Please assign a menu to the primary menu location under menu

Crime & Courts

Reckless Use Of Spikes ZRP Attempts To Dodge Responsibility


THE ZIMBABWE Republic Police (ZRP) is desperately seeking to dodge liability for the negligent conduct of its officers, which caused the death of some people last year.



On 14 December 2022, Kevin Kabaya and Peggy Tavagadza of Zimbabwe Lawyers for Human Rights (ZLHR), sued ZRP Commissioner-General Godwin Matanga and Home Affairs and Cultural Heritage Minister Hon. Kazembe Kazembe at Mutare High Court, claiming payment amounting to US$18 000 as damages for pain and suffering, permanent disfigurement, loss of amenities, nervous shock and future medical expenses.




The summons were issued after some delinquent ZRP officers threw some hand held metal spikes on an alleged speeding commuter omnibus in Mutare on 4 May 2022, which led to a fatal road traffic accident, loss of lives and injuries to some commuters.





Now in response to the summons, ZRP is attempting to dodge responsibility by refusing to disclose the identity of the culprits, who are police officers, who were manning the road check point and who through their negligent conduct caused the traffic accident.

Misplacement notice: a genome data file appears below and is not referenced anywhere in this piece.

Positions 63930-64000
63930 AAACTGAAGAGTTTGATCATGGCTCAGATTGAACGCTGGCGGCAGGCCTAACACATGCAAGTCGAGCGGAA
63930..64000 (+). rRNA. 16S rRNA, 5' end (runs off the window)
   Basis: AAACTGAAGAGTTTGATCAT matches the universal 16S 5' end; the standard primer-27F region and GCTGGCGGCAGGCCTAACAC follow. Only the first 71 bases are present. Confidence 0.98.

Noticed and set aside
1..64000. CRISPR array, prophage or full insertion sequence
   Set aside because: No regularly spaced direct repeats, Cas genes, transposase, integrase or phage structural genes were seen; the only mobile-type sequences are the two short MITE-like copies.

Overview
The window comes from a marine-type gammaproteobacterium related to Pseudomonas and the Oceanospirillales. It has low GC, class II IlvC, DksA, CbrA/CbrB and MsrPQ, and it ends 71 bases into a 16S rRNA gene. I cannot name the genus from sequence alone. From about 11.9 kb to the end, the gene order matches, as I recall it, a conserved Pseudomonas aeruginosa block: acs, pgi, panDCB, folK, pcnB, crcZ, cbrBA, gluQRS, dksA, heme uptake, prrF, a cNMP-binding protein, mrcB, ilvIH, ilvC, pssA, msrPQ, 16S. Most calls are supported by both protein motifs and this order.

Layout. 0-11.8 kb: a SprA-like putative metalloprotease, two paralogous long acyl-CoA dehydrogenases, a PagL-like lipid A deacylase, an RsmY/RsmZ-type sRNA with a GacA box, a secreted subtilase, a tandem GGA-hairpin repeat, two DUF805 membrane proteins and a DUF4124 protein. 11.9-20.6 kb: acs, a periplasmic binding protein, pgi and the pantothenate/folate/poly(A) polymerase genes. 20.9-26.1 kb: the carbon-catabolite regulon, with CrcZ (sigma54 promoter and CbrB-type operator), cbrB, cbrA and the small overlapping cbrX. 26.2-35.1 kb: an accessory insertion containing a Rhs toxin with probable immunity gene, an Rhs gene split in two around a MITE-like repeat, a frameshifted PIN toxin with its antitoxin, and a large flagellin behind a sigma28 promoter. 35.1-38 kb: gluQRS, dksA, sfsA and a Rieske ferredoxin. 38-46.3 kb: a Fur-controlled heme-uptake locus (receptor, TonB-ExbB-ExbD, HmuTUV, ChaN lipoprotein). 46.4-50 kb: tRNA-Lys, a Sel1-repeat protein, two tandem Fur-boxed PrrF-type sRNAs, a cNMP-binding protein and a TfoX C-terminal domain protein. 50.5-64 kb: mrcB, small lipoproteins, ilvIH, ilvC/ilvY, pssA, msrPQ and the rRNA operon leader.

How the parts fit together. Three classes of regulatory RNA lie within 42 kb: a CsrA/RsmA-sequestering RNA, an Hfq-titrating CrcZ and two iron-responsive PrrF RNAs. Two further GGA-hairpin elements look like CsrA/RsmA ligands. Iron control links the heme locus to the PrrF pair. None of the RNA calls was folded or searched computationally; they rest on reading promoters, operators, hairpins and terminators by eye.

In an application for exception filed at Mutare High Court recently, ZRP argued that the victims had in their summons not specified the names of the primary perpetrators, who caused the road traffic accident and hence the summons and the claim should be dismissed.




On 28 October 2022, Kabaya and Tavagadza wrote a letter to the Provincial Legal Officer at ZRP Manicaland provincial headquarters protesting that they had not been informed on whether any ZRP traffic police officers had been charged with any offence and whether any internal disciplinary procedures had been instituted arising from their reckless conduct.




Kabaya and Tavagadza said their clients were extremely concerned that they have neither been invited for interviews nor have any statements been recorded from them regarding the fatal road traffic accident.



Their clients, the human rights lawyers said, wanted to be furnished with information regarding at which stage the ZRP’s purported investigations into the matter are at and the details of all traffic police officers, who were at the scene of the accident.



They argued that in making the request they were exercising their right to access to information as enshrined in section 62 of the Constitution as read with section 7 of the Freedom of Information Act.

Robert Tapfumaneyi